“There isn’t any reason why we shouldn’t climb this tree and drop onto
the roof,” Terry said. “There are four windows that we can reach.”

“Yes, and the roof can’t be seen from the street,” Jim pointed out.
“Think we had better go to it?”

“Yes, I do. The trunk of the tree isn’t so big that we can’t climb it.
But I’m afraid that we’ll get our uniforms fearfully dirty, because
we’ll have to take off our overcoats to climb.”

“Bother the uniforms!” cried Jim, impatiently. “We can have them
cleaned. I’m going up.”

“Wait until I take a look around, to see if the gentleman is still
taking a walk,” suggested Terry. “Stay here and keep close to the tree
until I get back.”

With this final word the red-head glided off into the darkness and was
lost to Jim’s sight. Two or three minutes passed, and Jim was just
growing restless, when young Mr. Mackson rejoined him.

“Coast is clear,” he informed him. “The caretaker is around on the other
side and just bound for the back garden. I don’t think we’ll be troubled
with him. So here goes my overcoat.”

Without wasting further time the cadets slipped out of their heavy coats
and Terry dropped his carelessly on the ground nearby. But Jim shook his
head at that.

“Don’t leave the coats lying around here,” he warned. “That fellow may
be back at any time, and we don’t want him to find the coats while we
are up aloft.”

“Good head you have, Jimmie boy,” approved Terry. “Never thought it of
you. Let’s park them behind these bushes, close to the porch.”

When the two boys had stowed the overcoats away so that there was no
likely chance that they would be found, they returned to the foot of the
tree and Terry gave Jim a boost as far up the tapering trunk as he
could. From his shoulders Jim began his climb and stuck doggedly to it
until he reached a small limb below the level of the tin roof. Then he
called down for Terry to follow him.

His friend had a much harder job of it because he had to start from the
ground but he moved slowly and surely upward. It was some years since
Terry had “shinnied” up a tree and he found it hard work, but, resting
at intervals, he soon joined Jim at the small limb. Without words they
moved on, and before long wormed their way out on a limb that hung
suspended over the roof.

“Be awfully careful when you drop on that roof,” whispered Jim. “Try to
land on your toes and don’t thump if you can help it.”

Jim then swung down under the limb, hanging by his hands, and measured
the distance to the roof. It was a matter of less than a foot, he
discovered, and with his toes pointing downward he let go and dropped.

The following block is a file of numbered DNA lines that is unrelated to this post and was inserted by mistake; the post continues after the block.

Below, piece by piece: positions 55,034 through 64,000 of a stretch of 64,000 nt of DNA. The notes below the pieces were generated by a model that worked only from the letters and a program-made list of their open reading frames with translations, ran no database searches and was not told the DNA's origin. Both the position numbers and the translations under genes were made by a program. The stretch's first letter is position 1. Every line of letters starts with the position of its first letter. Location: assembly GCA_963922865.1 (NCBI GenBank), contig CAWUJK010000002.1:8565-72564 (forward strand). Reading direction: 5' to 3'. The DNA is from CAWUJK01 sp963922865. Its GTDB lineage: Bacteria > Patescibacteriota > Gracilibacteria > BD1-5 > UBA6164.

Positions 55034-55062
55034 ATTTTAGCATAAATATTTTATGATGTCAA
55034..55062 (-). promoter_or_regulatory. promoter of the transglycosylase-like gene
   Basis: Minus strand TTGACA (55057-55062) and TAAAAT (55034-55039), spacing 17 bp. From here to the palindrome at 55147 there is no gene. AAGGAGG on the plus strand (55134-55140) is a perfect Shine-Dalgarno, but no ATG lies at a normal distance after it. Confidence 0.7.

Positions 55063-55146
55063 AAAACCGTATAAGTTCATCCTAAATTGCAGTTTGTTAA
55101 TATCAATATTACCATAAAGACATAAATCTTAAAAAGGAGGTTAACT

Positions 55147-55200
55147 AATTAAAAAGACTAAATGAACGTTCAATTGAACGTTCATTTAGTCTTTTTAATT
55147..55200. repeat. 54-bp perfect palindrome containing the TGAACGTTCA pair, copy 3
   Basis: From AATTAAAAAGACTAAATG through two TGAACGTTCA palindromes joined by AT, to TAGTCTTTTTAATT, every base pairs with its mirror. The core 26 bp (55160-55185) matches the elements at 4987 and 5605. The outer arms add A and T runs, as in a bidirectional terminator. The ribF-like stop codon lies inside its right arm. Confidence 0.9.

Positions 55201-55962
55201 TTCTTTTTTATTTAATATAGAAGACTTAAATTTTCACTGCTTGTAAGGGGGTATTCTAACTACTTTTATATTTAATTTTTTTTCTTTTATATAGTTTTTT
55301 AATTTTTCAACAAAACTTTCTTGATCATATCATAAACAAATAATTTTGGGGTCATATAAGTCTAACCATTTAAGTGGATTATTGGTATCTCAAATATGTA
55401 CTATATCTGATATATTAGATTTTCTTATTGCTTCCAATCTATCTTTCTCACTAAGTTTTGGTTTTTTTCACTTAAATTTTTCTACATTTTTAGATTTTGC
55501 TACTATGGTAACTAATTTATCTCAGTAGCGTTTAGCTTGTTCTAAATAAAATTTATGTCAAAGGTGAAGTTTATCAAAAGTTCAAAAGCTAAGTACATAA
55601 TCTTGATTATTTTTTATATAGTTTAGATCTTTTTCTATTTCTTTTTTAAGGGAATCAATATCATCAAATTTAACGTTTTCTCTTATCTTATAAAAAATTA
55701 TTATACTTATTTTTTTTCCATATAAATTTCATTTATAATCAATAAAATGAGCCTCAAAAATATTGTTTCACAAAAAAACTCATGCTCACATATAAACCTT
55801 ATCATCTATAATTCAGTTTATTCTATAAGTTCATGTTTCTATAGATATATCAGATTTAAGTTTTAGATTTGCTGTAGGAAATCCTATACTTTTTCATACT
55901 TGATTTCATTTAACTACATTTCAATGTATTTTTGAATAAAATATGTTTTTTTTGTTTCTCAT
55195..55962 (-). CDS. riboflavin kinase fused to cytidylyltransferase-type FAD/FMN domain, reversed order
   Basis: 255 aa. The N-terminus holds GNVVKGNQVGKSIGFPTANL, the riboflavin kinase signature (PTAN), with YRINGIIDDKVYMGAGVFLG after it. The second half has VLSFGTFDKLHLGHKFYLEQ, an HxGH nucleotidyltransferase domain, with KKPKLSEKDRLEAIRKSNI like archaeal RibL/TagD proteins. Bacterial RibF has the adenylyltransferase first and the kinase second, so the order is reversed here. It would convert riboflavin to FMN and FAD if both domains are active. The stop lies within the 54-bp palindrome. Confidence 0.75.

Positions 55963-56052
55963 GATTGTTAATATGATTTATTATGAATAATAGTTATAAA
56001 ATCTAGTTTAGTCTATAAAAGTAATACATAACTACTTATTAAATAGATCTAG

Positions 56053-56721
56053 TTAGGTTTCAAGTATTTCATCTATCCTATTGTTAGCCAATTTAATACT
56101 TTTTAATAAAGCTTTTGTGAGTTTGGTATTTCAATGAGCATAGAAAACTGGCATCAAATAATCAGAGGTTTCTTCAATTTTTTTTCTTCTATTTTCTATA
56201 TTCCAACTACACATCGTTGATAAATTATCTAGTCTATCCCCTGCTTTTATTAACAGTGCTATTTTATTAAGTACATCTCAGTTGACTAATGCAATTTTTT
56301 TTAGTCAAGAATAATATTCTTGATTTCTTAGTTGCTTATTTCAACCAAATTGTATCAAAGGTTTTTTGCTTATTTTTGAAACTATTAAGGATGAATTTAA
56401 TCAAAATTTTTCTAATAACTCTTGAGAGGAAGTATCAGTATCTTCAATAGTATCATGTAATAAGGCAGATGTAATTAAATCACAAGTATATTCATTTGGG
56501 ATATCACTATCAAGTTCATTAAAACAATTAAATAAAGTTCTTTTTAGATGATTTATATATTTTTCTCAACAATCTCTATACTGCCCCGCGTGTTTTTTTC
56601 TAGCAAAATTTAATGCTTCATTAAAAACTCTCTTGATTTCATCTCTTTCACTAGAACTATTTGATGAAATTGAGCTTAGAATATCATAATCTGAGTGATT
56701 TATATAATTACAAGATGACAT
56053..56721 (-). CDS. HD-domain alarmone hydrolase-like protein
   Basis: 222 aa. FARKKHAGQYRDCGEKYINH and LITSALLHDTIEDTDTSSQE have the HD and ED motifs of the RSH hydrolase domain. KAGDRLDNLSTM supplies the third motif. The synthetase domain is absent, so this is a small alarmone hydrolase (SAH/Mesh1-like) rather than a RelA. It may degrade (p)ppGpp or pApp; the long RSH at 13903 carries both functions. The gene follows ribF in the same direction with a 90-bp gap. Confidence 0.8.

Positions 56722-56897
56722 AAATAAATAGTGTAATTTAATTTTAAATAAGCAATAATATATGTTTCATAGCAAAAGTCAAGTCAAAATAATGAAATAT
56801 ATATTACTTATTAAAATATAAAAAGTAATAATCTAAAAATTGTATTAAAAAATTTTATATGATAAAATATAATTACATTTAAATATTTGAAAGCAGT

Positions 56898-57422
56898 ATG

There was scarcely a sound as he landed.

“Come on,” he whispered.

Terry swung down under the limb and after a moment of steadying himself
dropped to the roof. Jim steadied him as he landed and they stood
together on the tin surface and looked around.

“Hooray, a partially opened window!” breathed Jim.

Close to them a window had been left open some few inches and they made
their way to it quietly. Both of them felt a tingle of excitement.

“We’ll want to get into the upper hall, if possible,” said Terry,
guardedly. “Let’s hope this isn’t a bedroom. What does it look like?”

Jim was in the lead and he peered into the room, finally raising the
window noiselessly in order to see better. He turned to his waiting
friend.

“It doesn’t seem to be a bedroom,” he informed him. “Looks more like
some kind of a study. I can see a table and an armchair, and a little
light comes in from the hall. I guess this is just the kind of a room we
are looking for.”

“Then let’s get in and go a-snooping,” urged Terry.

Jim raised the window fully and stepped into the room, Terry following
closely at his heels. They paused to make out their surroundings, when
Terry gripped Jim’s arm tightly.

“Somebody in this room!” he hissed.

Before Jim could move someone stepped out of the closet and confronted
them. For a single instant there was a silence that froze them, and then
the light from the hall fell on the features of the one who stared at
them.

“Don!” they whispered.

A sigh of pure relief broke from the one who had stepped out of the
closet. “Boy, oh boy,” Don returned. “You two fellows scared me out of a
year’s growth!”

“You gave us a mighty good start, too,” returned Terry as they moved
close to him. “What are you doing in here?”

“I have the cup!” Don replied.

“No fooling?” gasped Jim.

“Yes, it was in that closet. Listen, we have got to get out of here. The
two Gates—”

A cry broke out on the third floor and a door slammed. They waited to
hear no more.

“Quickly, out the window with you,” cried Don. “We’ve got to clear this
house on the double!”

Terry skipped through the window like lightning and Jim threw himself
after him. Just before Don followed he could hear Arthur Gates roaring
at the butler on the third floor. He joined his companions on the roof.

“Go on down and I’ll toss the cup to you,” he told Jim.

“Shall I take a chance by dropping off the roof?” asked Jim.

“No,” said Don. “You might break a leg, and you don’t know where you’ll
land.”

Jim measured his distance and jumped up, catching the limb and swinging
out on it with the agility of a monkey. He slid down the tree and
dropped safely to the ground.

“Drop the cup,” he called.

Don dropped the cup over the edge of the roof and it fell to the ground.
It was still boxed and he had no fear that any harm would come to it.
Terry was already in the tree and swinging down toward the ground.

Jim, leaning down to pick up the box, felt himself gripped by a strong
hand, which fastened itself on his shoulder. Before he could cry out he
was dragged upright, to find himself in the grasp of the caretaker.
Terry landed at the foot of the tree and was immediately seized by the
other hand of the man. So taken by surprise were they that for the
moment they uttered no sound.

“Goodnight!” flashed through the mind of the red-headed boy. “The end of
a perfect day!”